Manipulating Sleep Duration Alters Emotional Functioning and Cognitive Performance in Children
Following a week of typical sleep, each of 32 children (8-12 years) was randomly assigned to go to bed 1 hr earlier for 4 nights (Long Sleep) or 1 hr later for 4 nights (Short Sleep) relative to their typical bedtime. Each child then completed the opposite condition. Results revealed impaired functioning in the Short-relative to the Long-Sleep condition on measures of positive affective response, emotion regulation, short-term memory, working memory, and aspects of attention.
According to Dr Levinson: Since sleep problems are common in children, affecting -25% of the population, and a number of reports suggest that children's total sleep duration has shown a steady decline over the past several decades, these results are crucial to consider when attempting to maximize our children's overall functioning and well being. Considering the high incidence of children with dyslexia or LD, ADHD, etc. and their compensatory need for extra concentration, memory and cognition as well as inhibitory control, their need for proper sleep regulation is absolutely vital. Indeed, inadequate sleep negatively impacts the severity of their symptoms as well as the prior efficacy of medication responses.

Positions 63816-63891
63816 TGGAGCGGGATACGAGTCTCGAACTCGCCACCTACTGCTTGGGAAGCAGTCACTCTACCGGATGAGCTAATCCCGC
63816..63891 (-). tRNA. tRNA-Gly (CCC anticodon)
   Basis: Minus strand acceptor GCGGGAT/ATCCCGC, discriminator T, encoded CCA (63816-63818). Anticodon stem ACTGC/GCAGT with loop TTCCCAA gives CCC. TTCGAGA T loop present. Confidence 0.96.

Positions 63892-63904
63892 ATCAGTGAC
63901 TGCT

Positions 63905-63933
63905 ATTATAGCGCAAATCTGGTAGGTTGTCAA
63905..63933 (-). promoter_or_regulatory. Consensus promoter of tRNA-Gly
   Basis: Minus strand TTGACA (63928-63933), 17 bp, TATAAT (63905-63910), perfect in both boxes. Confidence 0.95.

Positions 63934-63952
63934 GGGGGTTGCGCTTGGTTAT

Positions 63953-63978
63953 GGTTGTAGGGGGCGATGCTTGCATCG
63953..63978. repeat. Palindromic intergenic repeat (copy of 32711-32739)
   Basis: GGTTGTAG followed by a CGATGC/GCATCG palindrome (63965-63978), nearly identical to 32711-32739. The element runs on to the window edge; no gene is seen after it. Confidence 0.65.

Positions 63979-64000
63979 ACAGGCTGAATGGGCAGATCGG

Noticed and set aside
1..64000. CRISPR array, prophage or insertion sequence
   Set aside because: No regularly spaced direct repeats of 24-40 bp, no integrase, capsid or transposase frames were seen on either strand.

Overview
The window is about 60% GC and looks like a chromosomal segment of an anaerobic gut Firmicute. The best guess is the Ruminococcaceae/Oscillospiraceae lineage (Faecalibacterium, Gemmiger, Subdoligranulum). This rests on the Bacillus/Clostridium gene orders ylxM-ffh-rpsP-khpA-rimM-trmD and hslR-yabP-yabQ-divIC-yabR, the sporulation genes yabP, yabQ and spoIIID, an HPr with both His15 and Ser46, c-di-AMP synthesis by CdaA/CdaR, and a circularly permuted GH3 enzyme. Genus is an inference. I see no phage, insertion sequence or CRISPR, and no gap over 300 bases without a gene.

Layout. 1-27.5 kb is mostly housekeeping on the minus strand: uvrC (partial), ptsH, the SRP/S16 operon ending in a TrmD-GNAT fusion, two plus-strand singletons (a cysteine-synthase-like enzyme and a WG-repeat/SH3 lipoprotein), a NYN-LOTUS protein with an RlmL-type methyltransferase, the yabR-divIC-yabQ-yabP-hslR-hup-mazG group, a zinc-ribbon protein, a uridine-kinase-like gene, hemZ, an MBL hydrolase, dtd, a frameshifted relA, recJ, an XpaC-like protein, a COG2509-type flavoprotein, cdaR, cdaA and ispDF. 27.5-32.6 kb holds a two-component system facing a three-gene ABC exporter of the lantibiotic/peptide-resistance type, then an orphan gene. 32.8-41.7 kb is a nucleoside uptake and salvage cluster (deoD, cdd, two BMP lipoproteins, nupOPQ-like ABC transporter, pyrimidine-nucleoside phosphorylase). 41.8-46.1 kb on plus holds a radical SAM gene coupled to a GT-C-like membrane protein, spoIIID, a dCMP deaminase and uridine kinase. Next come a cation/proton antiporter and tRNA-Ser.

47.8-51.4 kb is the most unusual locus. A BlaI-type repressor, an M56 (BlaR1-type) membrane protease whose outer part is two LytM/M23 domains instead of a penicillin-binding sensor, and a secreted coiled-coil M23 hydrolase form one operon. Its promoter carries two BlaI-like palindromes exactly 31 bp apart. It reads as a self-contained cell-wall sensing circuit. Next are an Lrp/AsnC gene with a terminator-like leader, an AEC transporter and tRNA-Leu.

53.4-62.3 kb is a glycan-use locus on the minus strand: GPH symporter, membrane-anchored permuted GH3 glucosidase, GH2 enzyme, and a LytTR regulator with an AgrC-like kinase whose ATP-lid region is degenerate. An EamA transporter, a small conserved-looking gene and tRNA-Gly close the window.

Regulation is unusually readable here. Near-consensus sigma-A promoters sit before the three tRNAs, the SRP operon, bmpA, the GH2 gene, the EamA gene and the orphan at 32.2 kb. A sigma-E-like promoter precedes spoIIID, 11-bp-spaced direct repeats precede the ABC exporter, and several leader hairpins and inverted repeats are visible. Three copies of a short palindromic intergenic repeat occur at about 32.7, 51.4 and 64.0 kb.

About Harold Levinson, M.D.
Formerly Clinical Associate Professor of Psychiatry at New York University Medical Center, Dr. Harold Levinson is currently Director of the Levinson Medical Center for Learning Disabilities in Great Neck, New York. He is a well known neuropsychiatrist, clinical researcher and author. His "highly original" research into the cerebellar- vestibular (inner-ear) origins and treatment of dyslexia and related learning, attention-deficit/hyperactivity and anxiety or phobic disorders has evolved over the past four decades. Initially supported by Nobel Laureate Sir John Eccles and other outstanding cerebellar neurophysiologists and inner-ear experts, Levinson's research has more recently been independently validated worldwide by highly sophisticated neuroimaging brain studies.
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